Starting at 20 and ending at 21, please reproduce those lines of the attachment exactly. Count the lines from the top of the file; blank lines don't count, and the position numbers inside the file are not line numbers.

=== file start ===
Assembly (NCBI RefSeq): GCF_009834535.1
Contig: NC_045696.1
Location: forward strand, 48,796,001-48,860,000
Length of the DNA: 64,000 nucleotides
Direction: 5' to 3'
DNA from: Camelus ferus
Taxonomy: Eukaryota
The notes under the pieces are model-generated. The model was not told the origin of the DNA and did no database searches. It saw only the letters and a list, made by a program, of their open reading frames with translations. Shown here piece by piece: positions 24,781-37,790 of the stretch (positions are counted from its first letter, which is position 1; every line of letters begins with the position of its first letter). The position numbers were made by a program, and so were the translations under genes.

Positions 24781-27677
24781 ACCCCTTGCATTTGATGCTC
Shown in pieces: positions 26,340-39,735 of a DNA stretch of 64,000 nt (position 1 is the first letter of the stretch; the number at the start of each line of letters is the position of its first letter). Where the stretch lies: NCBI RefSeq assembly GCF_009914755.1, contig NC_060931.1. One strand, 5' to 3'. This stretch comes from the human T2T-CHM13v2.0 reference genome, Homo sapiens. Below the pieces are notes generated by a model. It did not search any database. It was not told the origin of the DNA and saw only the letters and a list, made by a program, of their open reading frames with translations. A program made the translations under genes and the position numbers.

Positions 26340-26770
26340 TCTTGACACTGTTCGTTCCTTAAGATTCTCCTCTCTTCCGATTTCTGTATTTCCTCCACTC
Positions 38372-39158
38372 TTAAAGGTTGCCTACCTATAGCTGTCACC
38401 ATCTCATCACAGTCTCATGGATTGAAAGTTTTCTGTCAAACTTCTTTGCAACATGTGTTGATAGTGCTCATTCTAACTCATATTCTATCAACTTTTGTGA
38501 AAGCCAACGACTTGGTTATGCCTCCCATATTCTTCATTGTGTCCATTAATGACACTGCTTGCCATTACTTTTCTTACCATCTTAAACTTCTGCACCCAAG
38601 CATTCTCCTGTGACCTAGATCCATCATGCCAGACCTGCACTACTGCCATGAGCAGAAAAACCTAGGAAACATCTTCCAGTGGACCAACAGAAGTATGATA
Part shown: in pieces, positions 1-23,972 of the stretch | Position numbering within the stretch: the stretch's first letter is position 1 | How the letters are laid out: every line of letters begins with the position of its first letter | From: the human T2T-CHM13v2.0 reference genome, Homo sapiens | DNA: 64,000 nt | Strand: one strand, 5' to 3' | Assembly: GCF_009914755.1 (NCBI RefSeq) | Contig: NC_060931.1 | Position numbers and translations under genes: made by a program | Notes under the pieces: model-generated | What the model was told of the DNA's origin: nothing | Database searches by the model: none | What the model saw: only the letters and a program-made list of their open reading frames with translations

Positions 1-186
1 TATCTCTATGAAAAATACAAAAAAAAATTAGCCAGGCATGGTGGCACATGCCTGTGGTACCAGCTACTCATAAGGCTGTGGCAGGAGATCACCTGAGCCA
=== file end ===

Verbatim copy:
Positions 1-186
1 TATCTCTATGAAAAATACAAAAAAAAATTAGCCAGGCATGGTGGCACATGCCTGTGGTACCAGCTACTCATAAGGCTGTGGCAGGAGATCACCTGAGCCA